At a rest stop between Coalmont and Ramsdale, Humbert Humbert recalls a conversation about religious transcendence he once had with a priest in Quebec. He tries to think about religion, but can find no comfort in it: nothing can erase the damage he inflicted on Lolita’s life. Humbert begins to realize the moral seriousness of what he’s done, and ends the chapter with two lines of verse which meditate on the necessary connection between the moral sense and the sense of beauty.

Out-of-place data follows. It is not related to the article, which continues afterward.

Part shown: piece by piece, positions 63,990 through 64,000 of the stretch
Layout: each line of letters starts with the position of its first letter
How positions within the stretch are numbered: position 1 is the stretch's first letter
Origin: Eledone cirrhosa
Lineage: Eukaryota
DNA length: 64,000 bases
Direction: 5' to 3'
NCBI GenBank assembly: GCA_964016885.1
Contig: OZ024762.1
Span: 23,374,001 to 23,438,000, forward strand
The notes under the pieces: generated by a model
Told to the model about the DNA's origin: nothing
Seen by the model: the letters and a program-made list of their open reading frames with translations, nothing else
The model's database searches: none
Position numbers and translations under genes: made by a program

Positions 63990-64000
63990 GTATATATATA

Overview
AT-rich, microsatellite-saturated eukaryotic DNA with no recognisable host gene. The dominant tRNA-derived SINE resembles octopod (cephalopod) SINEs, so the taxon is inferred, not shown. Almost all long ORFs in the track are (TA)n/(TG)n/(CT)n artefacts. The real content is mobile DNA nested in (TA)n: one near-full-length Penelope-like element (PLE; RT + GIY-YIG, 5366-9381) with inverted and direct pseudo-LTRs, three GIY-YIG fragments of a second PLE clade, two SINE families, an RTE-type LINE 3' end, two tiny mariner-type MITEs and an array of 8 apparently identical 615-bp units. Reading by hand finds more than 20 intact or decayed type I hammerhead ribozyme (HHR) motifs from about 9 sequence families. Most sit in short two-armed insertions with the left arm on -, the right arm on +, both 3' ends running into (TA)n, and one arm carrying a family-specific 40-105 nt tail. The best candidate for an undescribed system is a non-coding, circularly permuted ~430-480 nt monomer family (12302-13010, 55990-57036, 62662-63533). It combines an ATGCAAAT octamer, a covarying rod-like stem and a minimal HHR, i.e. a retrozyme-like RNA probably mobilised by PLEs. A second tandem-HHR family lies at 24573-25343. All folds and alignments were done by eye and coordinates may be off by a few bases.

The relationship between ethics and beauty is one of the central themes of Lolita. One of the main ways Humbert tries to justify his crimes is through the beauty of his writing, as well as the beauty he recognizes in his feelings for Lolita. Humbert concludes that beauty and the moral sense must be connected. But his own novel argues otherwise: it is a beautiful story about an immoral relationship.